I’ve never driven a car in all of the long spells I’ve spent overseas.

Due to my not having an International Driving Permit, as well as a general lack of opportunities in the countries I’ve visited and lived, I’ve only gotten the rare opportunity to ride in someone else’s vehicle.

So whenever I return to the US from abroad, one of my initiations back into home life is the first opportunity I get to actually drive again, usually one of my parents’ cars to go on some simple errand.

This most recent time was to go to Vinckier Foods in Almont to pick up a few items.

In this situation it’s hard to describe the power, the agency that tickles your veins just by feeling again the smooth steering wheel caressing the inside of your palms. And when you slip the transmission into “Drive” and place your foot onto the gas petal… well, something akin to a sense of purpose fills your heart as the outside begins to slip past you.

(I assume all this talk sounds crazy to fellow Americans whose driving lives have never been interrupted, but a fresh perspective truly unveils the magic that lies behind such simple acts.)

I’ve realized over the years that I like driving automobiles. I’ve taken road trips to different parts of the country on multiple occasions, many times solo. I’m quite good at it, I’ve found, being alone in a car for long periods of time. I fondly remember when I once owned my own car.

While living in Vietnam, I puttered around on a motorbike, which serves as the transportation of choice for the masses. Only the upper classes there can afford imported, heavily taxed Asian brands like Toyota, Hyundai or any of the various Chinese names. I’ll admit that there is some thrill in the agility and exposure that a motorbike offers, veering amongst the traffic and whizzing out into the countryside.

Sitting in the driver’s seat of an automobile, however, is completely different. One feels the incredible faculty that lies at their fingertips, how a car is just bigger and sturdier and able to endure more of whatever one finds on the road.

In fact, I think going so long without driving an automobile has awakened in me a larger appreciation for them in general. I gaze longer now at all species of vehicle that cross my path: the muscle cars, classics, vans, SUVs, even large semi-trailers. American cars overall are large because we like them large. The bigger the better, it seems. The street is really where people can be loud and proud. Driving one’s own car with its smooth paint job and polished chrome is one of those things which is somehow inherently American.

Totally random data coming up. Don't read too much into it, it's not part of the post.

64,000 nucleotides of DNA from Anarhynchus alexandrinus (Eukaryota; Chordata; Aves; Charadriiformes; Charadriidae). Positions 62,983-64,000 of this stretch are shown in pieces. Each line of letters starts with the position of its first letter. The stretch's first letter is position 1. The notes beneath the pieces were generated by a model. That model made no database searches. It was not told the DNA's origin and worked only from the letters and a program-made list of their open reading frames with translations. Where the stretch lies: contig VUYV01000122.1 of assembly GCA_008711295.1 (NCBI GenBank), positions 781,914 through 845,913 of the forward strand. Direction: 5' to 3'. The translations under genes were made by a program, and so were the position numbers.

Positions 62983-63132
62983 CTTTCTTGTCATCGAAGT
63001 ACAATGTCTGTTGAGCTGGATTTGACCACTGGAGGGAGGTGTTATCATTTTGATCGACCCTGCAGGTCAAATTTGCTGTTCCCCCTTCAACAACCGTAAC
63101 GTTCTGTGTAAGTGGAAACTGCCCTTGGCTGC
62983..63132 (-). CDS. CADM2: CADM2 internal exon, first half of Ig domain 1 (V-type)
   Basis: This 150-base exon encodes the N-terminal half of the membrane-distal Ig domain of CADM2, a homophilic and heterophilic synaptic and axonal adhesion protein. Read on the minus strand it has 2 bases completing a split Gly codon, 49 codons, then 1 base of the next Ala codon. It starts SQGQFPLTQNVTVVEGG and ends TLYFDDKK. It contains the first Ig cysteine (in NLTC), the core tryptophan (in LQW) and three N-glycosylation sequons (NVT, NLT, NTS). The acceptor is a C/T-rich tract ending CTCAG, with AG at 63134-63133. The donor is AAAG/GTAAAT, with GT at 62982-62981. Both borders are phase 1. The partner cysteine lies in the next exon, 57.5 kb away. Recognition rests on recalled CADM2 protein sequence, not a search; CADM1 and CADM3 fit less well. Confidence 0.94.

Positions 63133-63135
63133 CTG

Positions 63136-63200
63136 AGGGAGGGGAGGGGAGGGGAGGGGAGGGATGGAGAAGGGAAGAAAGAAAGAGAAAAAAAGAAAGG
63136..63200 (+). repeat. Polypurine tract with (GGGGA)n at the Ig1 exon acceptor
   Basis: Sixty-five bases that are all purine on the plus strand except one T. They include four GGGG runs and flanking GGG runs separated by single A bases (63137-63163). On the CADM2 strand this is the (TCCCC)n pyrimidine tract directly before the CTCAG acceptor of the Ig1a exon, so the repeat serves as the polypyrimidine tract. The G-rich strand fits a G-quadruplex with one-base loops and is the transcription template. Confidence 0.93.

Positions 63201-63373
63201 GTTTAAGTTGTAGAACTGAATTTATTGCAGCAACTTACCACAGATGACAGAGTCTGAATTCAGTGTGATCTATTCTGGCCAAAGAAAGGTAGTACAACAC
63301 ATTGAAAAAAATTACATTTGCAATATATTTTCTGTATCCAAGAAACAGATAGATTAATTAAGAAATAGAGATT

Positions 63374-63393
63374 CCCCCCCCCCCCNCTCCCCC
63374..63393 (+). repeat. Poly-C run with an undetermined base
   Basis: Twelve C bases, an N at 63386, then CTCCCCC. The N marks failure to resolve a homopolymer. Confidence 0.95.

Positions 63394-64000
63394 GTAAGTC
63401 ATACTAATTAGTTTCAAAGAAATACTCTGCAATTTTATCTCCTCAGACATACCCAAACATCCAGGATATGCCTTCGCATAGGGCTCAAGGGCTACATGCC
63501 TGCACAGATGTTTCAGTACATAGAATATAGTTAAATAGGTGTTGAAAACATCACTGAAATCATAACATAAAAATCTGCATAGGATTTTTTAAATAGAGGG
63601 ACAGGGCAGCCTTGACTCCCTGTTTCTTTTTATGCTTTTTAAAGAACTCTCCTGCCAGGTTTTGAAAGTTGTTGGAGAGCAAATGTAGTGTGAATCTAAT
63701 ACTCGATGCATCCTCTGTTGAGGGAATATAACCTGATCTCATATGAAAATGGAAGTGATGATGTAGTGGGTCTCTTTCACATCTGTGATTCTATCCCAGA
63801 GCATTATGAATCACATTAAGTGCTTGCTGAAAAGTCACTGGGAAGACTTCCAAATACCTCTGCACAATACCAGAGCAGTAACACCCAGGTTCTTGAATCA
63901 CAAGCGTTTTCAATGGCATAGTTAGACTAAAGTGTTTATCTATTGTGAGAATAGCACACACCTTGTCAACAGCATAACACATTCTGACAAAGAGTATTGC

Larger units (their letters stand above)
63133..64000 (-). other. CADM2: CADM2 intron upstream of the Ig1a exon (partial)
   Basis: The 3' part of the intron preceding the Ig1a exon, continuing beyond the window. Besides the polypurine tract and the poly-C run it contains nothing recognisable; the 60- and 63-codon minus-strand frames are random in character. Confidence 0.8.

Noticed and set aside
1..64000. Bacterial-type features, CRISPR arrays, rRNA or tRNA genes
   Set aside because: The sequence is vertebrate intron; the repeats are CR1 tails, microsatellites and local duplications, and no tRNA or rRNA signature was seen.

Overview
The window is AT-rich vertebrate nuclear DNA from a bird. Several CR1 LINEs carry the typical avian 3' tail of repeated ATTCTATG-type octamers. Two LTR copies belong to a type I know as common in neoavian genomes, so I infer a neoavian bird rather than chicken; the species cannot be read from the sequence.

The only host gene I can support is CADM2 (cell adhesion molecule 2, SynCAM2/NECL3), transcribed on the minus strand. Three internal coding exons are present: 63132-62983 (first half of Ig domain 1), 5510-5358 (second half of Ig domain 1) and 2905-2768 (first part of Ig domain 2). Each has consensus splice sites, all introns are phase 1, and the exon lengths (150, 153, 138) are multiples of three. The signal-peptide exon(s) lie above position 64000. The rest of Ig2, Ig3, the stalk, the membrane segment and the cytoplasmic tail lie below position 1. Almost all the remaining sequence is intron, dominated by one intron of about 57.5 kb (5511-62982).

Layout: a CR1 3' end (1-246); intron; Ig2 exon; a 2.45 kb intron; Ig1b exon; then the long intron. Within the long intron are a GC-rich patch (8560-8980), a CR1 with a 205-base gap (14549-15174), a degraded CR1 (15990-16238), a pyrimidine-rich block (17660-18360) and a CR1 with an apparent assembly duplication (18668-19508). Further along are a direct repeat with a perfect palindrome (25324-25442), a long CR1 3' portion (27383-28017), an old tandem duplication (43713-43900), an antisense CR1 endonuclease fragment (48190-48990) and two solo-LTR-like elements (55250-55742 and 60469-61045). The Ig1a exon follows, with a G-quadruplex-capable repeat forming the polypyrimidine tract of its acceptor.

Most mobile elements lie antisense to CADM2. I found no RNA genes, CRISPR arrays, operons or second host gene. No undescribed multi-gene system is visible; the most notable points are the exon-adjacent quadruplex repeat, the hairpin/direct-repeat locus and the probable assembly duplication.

I find myself staring particularly at the big pickup trucks. These would be considered road monsters in most other countries, but here of course, they’re commonplace. They do project an undeniable image of strength. The old ones are particularly attractive to me for some reason. I think back to by brother’s big orange ’75 Chevrolet truck that he proudly drove around during high school.

The thing about this is that I’ve long been something of an anomaly in my family when it comes to cars. All my family members except me are engineers, and all of them have worked within the automotive industry at some point or another. My father and brother are especially fond of delving into old cars and fixing them up, engaging in countless father-son projects over the years that have taken up our garage floor.

Of course, I grew up to be a journalist/teacher/writer, merely looking on all the while with mild interest as they worked to bring their mechanical beasts to life. Equations and grease just never struck a spark in my head.

The latest car that my brother brought home for enhancement is an old Chevrolet Corvette, in which he soon hopes to sail beneath the summer sun when cruising season is in full swing. I stare into its exposed guts as he and my father tinker with it, and I’m slowly starting to appreciate the complex logic that goes into such a sleek machine.

By mere exposure over time, all that exotic vocabulary of the Language of Auto has built up on my tongue: limited slip differential, camshaft, alternator, transmission, catalytic converter, heat shield, gasket, all-wheel drive.

This doesn’t mean I’m fluent in this language, however. I seem to have missed out on that trait. However, there’s some long-lost dash of family blood that must have quickened within me, however small.

Contact Andrew at tct@pageone-inc.com.